The genetic material in a cell is deoxyribonucleic acid, or DNA, long, threadlike molecules twisted into forty-six bodies called chromosomes, which resemble the soft Hs in alphabet soup. Failures take place either when entire chunks of a chromosome snap off, fall away, or switch places, or when small bits of the strand get lost or mixed up. The former are easier to spot than the latter. For example, cancer of the colon is associated with gross chromosomal abnormalities, one reason that scientists have recently nailed down the sequence of events that leads to it. No such obvious changes have been spotted in prostatecancer cells, and hence the thinking is that the accidents involved are small and affect individual bits of DNA. If it were stretched out, the DNA in each human cell would be about six feet long; errors may involve snippets shorter than a millionth of an inch. The implication for researchers, unpleasant to contemplate, is a long period of slogging. Thus far the only clue is the possibility, turned up over the past three years by a group of researchers in Sweden and a second group at Johns Hopkins led by John Isaacs's brother William, that particular bits of chromosomes 8, 10, and 16 may be involved. Is a sudden clinical breakthrough possible? William Isaacs thinks it unlikely. "No one is going to shout 'Eureka!' on this one," he says. "The champagne is safe."
Imagine a blindfolded man with an unlimited supply of darts. He is standing before, say, six dart boards. (The exact number of steps necessary for prostate cancer to occur is unknown; colon cancer, as it happens, involves six major chromosomal changes, so I chose that number.) Blindly tossing away, he will eventually hit a bull'seye. That is equivalent to one of the "right" genetic accidents. After, say, two or more bull'seyes he will have histological cancer. After a long time he will probably hit all six bull'seyes. When he does, the cancer will be fully developed and ready to spread. The question is when treatment should occur. Surgery for prostate cancer involves the possibility of impotence, incontinence, and death. It also might not work: the cancer might already have spread, unnoticed, beyond the prostate. Considering these odds, the operation should take place immediately before he strikes the last bull'seye. But that's impossible. By definition, one can never predict when a random event will occur. A more realistic goal is needed. One of the bull'seyes - imagine that it is painted green - corresponds to the genetic change that triggers the propensity to spread that is cancer's most deadly feature. The other five bull'seyes can be hit without any real menace. The problem is that no one can say when a dart has struck the green bull'seye.
To be an ideal diagnostic test, the PSA would be positive only when the player has struck the green bull'seye. Instead it is like an alarm that rings when the player has hit two or more. It does not tell him which two bull'seyes he has hit; and because BPH, too, can increase the level of PSA, he may in fact have hit none at all. Are we better off for having installed this imperfect alarm nationwide? The answer depends on whether its use will lead to what social scientists call increased wellbeing. Everyone I have spoken with has an opinion on the use of the PSA test, favorable or un . But no one says that his or her opinion was empirically established, based on the sort of controlled data that biomedical researchers like. No scientific study has demonstrated that the PSA test saves lives, though it might seem logical to suppose it would. Indeed, none has shown definitively that surgery leaves people better off than doing nothing. As a result, John Wasson says, the United States is rapidly putting the cart before the horse. "We're using at an explosive rate a technology that has not proven itself," he says. "The Europeans at the international meetings I go to are aghast. They say, 'What are you people doing over there?"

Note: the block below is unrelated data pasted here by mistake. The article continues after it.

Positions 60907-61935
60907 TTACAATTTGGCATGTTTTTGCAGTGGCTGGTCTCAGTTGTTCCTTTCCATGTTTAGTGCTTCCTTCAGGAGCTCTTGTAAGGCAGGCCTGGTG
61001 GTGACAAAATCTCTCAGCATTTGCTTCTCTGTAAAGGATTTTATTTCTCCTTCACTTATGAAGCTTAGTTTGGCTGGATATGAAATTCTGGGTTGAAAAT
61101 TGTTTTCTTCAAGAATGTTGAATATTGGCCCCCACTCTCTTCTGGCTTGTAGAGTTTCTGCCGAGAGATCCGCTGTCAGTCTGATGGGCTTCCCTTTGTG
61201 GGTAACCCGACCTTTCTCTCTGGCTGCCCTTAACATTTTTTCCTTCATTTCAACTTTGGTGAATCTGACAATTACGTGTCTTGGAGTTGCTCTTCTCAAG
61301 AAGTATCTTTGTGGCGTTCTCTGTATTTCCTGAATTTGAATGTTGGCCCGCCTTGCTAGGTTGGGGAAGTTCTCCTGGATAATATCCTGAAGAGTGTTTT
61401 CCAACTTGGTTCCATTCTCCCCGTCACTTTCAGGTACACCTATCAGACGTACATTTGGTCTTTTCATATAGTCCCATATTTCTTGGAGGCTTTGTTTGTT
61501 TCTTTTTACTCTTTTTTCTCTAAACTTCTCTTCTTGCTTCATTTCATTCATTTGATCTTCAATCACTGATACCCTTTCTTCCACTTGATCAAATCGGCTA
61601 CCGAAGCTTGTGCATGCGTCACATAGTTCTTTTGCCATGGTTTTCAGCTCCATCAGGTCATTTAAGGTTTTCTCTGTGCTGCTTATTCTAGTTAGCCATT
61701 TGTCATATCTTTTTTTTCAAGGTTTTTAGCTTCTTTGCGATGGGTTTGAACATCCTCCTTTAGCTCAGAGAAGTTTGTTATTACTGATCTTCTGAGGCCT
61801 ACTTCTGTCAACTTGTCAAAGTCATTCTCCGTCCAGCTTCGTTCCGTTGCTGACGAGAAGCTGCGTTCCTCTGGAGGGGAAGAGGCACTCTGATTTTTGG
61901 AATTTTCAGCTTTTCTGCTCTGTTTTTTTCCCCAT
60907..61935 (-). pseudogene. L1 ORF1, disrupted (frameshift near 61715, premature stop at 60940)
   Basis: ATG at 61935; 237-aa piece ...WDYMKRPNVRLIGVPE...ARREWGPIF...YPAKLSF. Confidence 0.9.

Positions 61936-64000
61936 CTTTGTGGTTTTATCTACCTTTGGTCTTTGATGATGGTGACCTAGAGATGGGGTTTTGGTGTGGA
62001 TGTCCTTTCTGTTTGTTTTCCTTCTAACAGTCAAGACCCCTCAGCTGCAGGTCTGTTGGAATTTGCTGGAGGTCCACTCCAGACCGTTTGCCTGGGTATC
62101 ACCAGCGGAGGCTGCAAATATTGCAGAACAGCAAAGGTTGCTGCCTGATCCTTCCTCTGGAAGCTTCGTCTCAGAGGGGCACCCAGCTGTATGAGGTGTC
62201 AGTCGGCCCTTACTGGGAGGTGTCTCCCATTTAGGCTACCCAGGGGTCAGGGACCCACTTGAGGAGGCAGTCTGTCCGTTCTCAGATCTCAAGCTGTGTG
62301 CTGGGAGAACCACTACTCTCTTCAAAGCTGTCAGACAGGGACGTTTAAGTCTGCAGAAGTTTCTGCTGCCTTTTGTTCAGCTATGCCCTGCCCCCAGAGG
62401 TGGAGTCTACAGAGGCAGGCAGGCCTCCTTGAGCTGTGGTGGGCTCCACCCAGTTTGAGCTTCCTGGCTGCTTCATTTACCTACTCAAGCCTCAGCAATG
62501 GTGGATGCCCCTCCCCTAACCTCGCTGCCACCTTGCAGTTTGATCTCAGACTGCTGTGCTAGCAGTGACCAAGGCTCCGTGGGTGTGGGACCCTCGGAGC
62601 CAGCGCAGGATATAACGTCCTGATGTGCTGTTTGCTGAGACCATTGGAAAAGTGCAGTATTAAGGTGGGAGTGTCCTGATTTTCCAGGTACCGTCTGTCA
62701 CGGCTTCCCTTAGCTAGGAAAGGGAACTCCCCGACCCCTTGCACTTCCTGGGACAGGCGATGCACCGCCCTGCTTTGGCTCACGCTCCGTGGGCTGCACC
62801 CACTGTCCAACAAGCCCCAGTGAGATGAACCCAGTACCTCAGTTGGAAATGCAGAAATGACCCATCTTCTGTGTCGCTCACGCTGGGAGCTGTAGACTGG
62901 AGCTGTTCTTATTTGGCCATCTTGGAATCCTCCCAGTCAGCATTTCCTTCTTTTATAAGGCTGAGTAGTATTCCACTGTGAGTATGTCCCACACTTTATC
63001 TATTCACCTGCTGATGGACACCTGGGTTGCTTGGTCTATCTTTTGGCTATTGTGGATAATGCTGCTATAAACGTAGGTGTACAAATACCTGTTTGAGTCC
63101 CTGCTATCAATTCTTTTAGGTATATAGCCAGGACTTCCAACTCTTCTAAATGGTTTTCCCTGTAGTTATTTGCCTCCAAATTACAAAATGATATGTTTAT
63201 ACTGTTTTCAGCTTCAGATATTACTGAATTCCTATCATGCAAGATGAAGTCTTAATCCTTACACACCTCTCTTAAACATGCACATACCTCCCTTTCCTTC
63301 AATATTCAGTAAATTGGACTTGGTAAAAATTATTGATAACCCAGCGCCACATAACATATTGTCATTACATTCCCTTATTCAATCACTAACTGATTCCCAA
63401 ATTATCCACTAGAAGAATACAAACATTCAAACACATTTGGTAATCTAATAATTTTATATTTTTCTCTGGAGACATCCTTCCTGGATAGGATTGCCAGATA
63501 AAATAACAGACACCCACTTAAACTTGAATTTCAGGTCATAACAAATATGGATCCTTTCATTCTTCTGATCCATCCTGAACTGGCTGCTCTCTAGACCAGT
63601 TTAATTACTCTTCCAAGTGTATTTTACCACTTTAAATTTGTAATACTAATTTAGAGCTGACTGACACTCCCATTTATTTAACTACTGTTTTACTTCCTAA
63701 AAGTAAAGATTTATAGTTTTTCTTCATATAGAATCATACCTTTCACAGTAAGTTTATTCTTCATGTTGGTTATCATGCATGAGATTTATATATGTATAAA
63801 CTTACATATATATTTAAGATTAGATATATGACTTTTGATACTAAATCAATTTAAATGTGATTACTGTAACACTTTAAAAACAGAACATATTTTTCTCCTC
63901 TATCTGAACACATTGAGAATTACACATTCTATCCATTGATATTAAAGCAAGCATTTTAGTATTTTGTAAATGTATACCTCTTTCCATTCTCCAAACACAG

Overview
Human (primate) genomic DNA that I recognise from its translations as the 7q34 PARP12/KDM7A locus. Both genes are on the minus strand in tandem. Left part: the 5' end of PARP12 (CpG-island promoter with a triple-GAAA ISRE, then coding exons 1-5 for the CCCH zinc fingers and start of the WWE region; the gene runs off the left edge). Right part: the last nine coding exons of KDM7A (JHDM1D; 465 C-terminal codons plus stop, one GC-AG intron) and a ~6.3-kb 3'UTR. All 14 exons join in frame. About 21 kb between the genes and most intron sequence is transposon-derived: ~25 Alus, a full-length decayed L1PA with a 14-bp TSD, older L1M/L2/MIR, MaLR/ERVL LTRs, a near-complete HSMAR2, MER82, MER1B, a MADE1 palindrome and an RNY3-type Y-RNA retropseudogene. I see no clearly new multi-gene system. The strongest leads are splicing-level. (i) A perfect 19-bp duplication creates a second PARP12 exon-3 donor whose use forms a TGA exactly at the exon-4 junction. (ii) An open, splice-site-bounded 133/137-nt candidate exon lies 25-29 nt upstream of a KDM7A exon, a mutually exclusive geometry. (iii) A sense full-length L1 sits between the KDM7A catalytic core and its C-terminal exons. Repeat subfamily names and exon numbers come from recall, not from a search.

A Better Surgical Outcome (Less Impotence)
FROM a surgeon's point of view, the big change in the prostate world began when one of Patrick Walsh's patients experienced no long-term impotence or incontinence after the operation Walsh had performed on him. Walsh was flabbergasted. He had removed the man's prostate, and doctors had known for decades that radical prostatectomy always had these side effects. It was a desperate operation for men in desperate circumstances, because it left most men impotent, incontinent, or both. "I congratulated him, of course," Walsh told me when I visited him recently. "But what I was thinking was, This man cannot be unique. If he could be spared these things, others could."
Then as now Walsh directed the James Buchanan Brady Urological Institute, at Johns Hopkins. Slight, usually softspoken, and possessed of slim, delicate hands, Walsh graduated from the Case Western Reserve University School of Medicine in 1964 and trained as a surgeon for seven years in Boston and Los Angeles before coming to Johns Hopkins. His specialty was urology, the treatment of the reproductive organs in men and the urinary tract in men and women (though most urological patients are men). Urologists work on kidneys, bladders, testicles, and other parts of the body, but they are most often called upon to assist in the treatment of prostate disease. Radical prostatectomy, often the only available treatment for prostate cancer, was a thoroughly unsatisfactory operation. "You were working blind," Walsh told me. "If you thought about it, it would scare you out of your wits." The incision caused so much bleeding from so many sources that the cavity filled faster than suction tubes could drain it. In addition to endangering patients, the blood "prevented you from seeing what on earth you were doing in there." Surgeons had to cut out the prostate by feel.